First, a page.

Despite the enormous investment and interesting results delivered in the new Missing Middle bulletins, we question the utility of a major revision of our zoning code for a benefit the county can only vaguely define as offering "new housing types."  As an end unto itself?  Nowhere have our leaders or the new bulletins revealed -- including in the most recent community update held September 2 (see link below) -- how many potential units would be built, in which R-zoned areas, how much would they go for in today's market, and which types of diversity would they deliver?  Nonetheless, the process is advancing.

Resources:

Arlington County Documents

ASF Documents

 

Third-Party Documents

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Ballston Row townhouse list price $1.1 Million, July 2020 Photo: Gary Anthes

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Photo: Gary Anthes

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Common Arlington cottage being torn down, along with with surrounding mature trees, to build a McMansion

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Single family home on tiny 1500 square foot lot sold in 2020 for $440,000. Zero yard. Missing Middle taken to the extreme?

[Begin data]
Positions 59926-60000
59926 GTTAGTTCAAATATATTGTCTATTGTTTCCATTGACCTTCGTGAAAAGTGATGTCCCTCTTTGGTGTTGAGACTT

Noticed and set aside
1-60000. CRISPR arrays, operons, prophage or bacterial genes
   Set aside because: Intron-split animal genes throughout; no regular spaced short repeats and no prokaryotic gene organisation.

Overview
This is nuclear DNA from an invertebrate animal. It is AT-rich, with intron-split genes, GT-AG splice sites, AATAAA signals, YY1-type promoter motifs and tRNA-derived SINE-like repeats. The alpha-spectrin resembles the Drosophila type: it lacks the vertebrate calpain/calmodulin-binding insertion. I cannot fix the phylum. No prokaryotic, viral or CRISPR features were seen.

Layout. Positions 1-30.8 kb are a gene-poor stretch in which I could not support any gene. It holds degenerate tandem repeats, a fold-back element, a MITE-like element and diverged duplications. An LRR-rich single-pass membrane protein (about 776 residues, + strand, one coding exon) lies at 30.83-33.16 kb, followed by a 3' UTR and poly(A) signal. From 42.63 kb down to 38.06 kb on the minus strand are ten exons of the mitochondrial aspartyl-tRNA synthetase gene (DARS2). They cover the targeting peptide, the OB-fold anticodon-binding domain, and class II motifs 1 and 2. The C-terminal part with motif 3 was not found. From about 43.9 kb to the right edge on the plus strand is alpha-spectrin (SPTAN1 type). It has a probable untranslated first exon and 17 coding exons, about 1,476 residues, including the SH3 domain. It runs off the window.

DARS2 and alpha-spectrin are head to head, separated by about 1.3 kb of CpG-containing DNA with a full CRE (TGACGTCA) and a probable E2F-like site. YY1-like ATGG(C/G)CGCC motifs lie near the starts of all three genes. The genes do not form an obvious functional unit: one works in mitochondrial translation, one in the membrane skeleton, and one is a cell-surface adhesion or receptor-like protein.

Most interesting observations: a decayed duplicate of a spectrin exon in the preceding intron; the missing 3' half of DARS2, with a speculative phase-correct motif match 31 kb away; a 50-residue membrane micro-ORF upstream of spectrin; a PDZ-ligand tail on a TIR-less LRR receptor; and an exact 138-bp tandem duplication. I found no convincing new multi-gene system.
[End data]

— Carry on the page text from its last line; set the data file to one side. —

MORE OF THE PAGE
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Newly built duplex in Halls Hill — a traditionally African American neighborhood — sold for $1.1 Million per unit

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Foxcroft Heights neighborhood — the last remaining area of the Freedman's Village — affordable homes give way to high-priced replacements

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Lyon Park Auxiliary Dwelling Unit (ADU) adjacent to a single family home provides a source of rental income for homeowners.

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Falls Church Railroad Cottages "affordable" units cost $700,000+

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Falls Church RR cottages - Missing Middle exemplar. City kept budget costs down by only allowing seniors (no school spending)

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Falls Church Railroad Cottages MM were developed in 2016 on land owned and inhabited by African-American families and businesses since just after the Civil War

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Lyon Park Auxiliary Dwelling Unit (ADU) adjacent to a single family home provides a source of rental income for homeowners.